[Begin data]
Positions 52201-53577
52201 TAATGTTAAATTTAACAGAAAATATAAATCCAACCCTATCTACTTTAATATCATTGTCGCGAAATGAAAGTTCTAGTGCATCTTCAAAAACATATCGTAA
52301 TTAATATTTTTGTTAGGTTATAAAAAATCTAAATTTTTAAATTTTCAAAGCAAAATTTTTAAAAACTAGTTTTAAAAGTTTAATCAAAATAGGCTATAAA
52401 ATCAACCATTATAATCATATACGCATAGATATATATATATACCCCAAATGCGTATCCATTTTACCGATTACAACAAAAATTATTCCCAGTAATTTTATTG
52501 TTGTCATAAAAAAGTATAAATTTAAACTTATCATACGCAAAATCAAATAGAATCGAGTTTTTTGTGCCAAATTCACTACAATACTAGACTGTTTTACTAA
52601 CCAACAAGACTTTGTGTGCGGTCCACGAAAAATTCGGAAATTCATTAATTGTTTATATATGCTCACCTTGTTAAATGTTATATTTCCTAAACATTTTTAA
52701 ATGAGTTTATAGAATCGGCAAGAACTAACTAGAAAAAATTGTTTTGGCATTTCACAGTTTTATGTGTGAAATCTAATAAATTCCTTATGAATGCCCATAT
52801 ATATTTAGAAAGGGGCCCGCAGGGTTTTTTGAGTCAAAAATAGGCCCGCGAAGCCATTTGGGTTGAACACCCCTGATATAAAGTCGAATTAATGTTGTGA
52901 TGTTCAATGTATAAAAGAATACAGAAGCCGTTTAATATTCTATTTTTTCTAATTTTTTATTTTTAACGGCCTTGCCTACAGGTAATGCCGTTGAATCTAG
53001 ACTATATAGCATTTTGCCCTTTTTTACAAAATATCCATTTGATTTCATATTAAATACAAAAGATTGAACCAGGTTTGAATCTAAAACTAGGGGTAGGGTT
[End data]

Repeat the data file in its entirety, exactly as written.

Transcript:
Positions 52201-53577
52201 TAATGTTAAATTTAACAGAAAATATAAATCCAACCCTATCTACTTTAATATCATTGTCGCGAAATGAAAGTTCTAGTGCATCTTCAAAAACATATCGTAA
52301 TTAATATTTTTGTTAGGTTATAAAAAATCTAAATTTTTAAATTTTCAAAGCAAAATTTTTAAAAACTAGTTTTAAAAGTTTAATCAAAATAGGCTATAAA
52401 ATCAACCATTATAATCATATACGCATAGATATATATATATACCCCAAATGCGTATCCATTTTACCGATTACAACAAAAATTATTCCCAGTAATTTTATTG
52501 TTGTCATAAAAAAGTATAAATTTAAACTTATCATACGCAAAATCAAATAGAATCGAGTTTTTTGTGCCAAATTCACTACAATACTAGACTGTTTTACTAA
52601 CCAACAAGACTTTGTGTGCGGTCCACGAAAAATTCGGAAATTCATTAATTGTTTATATATGCTCACCTTGTTAAATGTTATATTTCCTAAACATTTTTAA
52701 ATGAGTTTATAGAATCGGCAAGAACTAACTAGAAAAAATTGTTTTGGCATTTCACAGTTTTATGTGTGAAATCTAATAAATTCCTTATGAATGCCCATAT
52801 ATATTTAGAAAGGGGCCCGCAGGGTTTTTTGAGTCAAAAATAGGCCCGCGAAGCCATTTGGGTTGAACACCCCTGATATAAAGTCGAATTAATGTTGTGA
52901 TGTTCAATGTATAAAAGAATACAGAAGCCGTTTAATATTCTATTTTTTCTAATTTTTTATTTTTAACGGCCTTGCCTACAGGTAATGCCGTTGAATCTAG
53001 ACTATATAGCATTTTGCCCTTTTTTACAAAATATCCATTTGATTTCATATTAAATACAAAAGATTGAACCAGGTTTGAATCTAAAACTAGGGGTAGGGTT